Ah, summer...Picture this scenario...It's late afternoon of a warm & sunny day and you've just cleaned up from a hard day's work of gardening and landscaping. You plop down in a comfy chair on your patio to watch the sunset and start groovin' on some tunes by Jerry G & The Gr8ful D or streamin' some rock & blues classics by those Musicheads at The Album Station. Now it's time for the big decision - What to drink (after a big glass of water, of course...)?

Of the items in our libation arsenal, a rosé comes up quite often - American, French, Italian, Australian, South doesn't matter. A rosé oozes happiness and sunshine. It is thirst quenching and flavorful - thoroughly satisfying. To describe the flavor profile in a word - STRAWBERRY. Some are more herbally, minty or minerally, but strawberry is always there. No matter what country, no matter what grape variety, there is always a glimmer of strawberry. Why? Don't know...go ask the experts!

But a rosé can be much more than a summer quaffer. It is maximum food-friendly. Light enough for most seafood, yet bold enough for most meat dishes, and perfect for salads (as long as they are not overly vinegared). Just recently, we had some guests order the following for dinner - wild boar sausage & spicy sea scallop appetizers with arctic char & roasted duck mains. They asked for our recommendation and out came a sparkling rosé (see below for details). While it may not have been the perfect match for the individual dishes, it worked well for the whole, and the palate-cleansing characteristic of the bubbles was a bonus.

And here's an added bonus...Now is a great time to check your favorite wine shop for any remaining rosés in stock. Since the next vintage will be coming out shortly, you may be able to get a good deal to "help" move inventory (what a pleasant way to lend a hand...). While the shelf-life of rosé is not tremendous, anything you purchase should be fine for near term consumption. FYI, we have some 2007's that are still pouring quite well.

Without further ado, here are some interesting rosés to have fun with:

  • Azienda Agricola Provenza "Chiaretto",
    Garda DOC Classico, Garda (Lombardia), Italy, 2007

    A unique blend of Barbera, Groppello, Marzemino and Sangiovese grapes from Italy's northern lake region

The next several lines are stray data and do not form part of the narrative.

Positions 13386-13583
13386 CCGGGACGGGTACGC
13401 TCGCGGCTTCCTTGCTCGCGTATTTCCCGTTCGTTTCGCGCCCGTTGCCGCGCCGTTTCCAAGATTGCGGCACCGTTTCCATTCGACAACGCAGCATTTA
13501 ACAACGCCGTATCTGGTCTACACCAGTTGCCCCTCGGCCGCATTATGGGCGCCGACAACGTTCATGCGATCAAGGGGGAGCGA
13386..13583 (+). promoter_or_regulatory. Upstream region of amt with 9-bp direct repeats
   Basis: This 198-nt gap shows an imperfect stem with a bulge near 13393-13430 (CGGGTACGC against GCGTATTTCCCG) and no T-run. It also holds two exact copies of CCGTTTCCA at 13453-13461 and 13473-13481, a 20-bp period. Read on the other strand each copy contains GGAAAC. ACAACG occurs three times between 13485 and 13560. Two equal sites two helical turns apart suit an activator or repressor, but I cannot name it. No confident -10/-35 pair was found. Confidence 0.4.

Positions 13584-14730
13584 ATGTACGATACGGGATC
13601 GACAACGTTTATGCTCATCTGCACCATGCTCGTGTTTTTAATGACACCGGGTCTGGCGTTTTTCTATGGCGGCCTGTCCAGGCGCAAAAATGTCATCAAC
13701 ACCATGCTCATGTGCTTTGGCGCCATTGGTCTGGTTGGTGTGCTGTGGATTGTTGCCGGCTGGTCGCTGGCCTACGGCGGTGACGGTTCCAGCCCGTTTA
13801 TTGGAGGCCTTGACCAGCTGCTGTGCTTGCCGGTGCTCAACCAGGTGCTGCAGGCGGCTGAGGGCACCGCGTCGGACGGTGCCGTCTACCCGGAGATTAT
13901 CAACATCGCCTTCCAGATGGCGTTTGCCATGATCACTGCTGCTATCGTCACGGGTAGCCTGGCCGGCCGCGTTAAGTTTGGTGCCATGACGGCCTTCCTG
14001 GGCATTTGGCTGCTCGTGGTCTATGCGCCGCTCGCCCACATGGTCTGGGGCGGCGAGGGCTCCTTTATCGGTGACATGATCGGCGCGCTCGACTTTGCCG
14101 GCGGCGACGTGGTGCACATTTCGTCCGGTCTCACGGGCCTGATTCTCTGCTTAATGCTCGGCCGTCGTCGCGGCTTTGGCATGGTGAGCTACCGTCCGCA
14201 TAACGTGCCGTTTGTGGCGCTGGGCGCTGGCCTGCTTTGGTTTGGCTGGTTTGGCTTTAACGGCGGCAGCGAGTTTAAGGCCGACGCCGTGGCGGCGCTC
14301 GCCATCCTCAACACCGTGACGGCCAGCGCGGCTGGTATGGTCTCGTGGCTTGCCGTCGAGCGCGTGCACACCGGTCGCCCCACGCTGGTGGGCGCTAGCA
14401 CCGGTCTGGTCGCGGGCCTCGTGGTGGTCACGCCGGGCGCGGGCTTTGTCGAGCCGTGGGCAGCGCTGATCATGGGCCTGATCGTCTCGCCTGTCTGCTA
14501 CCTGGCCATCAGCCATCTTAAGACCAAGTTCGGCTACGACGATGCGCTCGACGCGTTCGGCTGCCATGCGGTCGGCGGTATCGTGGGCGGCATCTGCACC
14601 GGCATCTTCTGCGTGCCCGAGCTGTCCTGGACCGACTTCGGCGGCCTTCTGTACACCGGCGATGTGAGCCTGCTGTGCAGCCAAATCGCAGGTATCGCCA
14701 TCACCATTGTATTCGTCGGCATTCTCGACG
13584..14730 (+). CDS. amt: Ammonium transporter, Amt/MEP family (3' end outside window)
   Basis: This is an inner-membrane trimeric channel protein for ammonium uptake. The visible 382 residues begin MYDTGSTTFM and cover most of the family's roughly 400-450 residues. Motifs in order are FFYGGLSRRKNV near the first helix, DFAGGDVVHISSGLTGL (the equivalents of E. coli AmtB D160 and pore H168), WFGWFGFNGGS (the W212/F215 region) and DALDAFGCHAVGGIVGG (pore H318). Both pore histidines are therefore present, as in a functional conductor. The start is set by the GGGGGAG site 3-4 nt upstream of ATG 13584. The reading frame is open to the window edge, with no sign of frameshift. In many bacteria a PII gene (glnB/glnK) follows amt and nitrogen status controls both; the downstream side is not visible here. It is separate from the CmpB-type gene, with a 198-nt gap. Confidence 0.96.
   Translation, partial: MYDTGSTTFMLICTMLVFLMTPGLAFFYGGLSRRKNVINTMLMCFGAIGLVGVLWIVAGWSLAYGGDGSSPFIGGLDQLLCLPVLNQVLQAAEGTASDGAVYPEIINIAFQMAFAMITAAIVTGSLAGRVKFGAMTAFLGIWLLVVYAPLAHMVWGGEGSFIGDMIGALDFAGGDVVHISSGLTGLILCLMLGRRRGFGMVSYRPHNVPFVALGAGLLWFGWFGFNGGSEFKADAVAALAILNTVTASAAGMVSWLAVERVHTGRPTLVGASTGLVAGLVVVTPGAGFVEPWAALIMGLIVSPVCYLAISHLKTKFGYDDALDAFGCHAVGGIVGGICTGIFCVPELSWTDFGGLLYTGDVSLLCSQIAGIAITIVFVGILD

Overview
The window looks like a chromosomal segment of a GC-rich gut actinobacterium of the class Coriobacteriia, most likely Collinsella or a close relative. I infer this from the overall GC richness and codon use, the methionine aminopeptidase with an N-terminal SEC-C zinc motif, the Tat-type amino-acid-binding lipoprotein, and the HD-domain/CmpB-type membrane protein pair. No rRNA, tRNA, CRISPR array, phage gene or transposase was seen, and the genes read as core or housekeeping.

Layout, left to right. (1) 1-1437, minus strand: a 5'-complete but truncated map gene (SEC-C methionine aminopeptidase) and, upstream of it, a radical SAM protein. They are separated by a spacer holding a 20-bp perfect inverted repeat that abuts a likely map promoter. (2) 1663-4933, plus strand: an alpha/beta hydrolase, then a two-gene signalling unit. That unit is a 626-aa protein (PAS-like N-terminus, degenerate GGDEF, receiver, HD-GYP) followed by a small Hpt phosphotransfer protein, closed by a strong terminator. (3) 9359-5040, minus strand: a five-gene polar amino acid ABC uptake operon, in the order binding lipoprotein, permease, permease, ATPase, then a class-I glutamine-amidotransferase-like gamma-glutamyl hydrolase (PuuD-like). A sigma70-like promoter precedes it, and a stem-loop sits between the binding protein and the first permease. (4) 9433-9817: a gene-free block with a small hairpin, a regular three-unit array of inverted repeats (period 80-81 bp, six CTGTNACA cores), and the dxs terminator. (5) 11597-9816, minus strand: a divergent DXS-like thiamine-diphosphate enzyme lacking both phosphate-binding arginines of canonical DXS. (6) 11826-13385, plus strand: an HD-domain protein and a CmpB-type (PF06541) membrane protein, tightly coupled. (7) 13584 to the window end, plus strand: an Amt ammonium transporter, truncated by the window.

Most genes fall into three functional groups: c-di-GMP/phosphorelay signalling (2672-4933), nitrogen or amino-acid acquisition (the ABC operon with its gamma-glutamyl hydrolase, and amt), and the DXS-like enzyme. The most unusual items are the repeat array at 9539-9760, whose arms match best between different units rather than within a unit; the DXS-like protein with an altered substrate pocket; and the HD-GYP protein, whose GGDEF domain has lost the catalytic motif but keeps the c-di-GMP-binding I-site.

Distributor - Vermont Wine Merchants

  • Château Grande Cassagne,
    Costières de Nimes AC, St-Gilles (The Midi), France, 2008

    Primarily Syrah. A fine example of rosé in the French tradition. This is the wine that made us converts to rosé!
    Distributor - Vermont Wine Merchants

  • Casal Garcia "Rosé",
    Vinho Verde DOC, Penafiel, Portugal, 2008

    Vinho Verdes are always light, fizzy and fun. This one just takes it to another level, at a very reasonable price. You can't go wrong with this offering!
    Distributor - Vermont Wine Merchants

  • Foss Marai "Roös Spumante Brut",
    Guia di Valdobbiadene (Veneto), Italy, NV

    Primarily Prosecco with a dose of Sangiovese, Montepulciano and Cabernet Sauvignon for extra color and flavor. Comes in a beautifully molded bottle of award-winning design to complete the package. This is the wine we served at the dinner mentioned above. Delizioso e unico!
    Distributor - Farrell Distributing Corporation

  • Graham Beck "Brut Rosé",
    Franschhoek, South Africa, NV

    A blend of Chardonnay and Pinot Noir. We served this one to our dinner guests on New Year's Eve. The food-friendly nature of this sparkling rosé made it a slam-dunk for the diverse range of flavors presented on that evenings special menu...Thanks go to Joerg Klauck for suggesting this wine!
    Distributor - Vermont Wine Merchants

  • Buehler Vineyards,
    Napa Valley AVA, St. Helena, California, 2007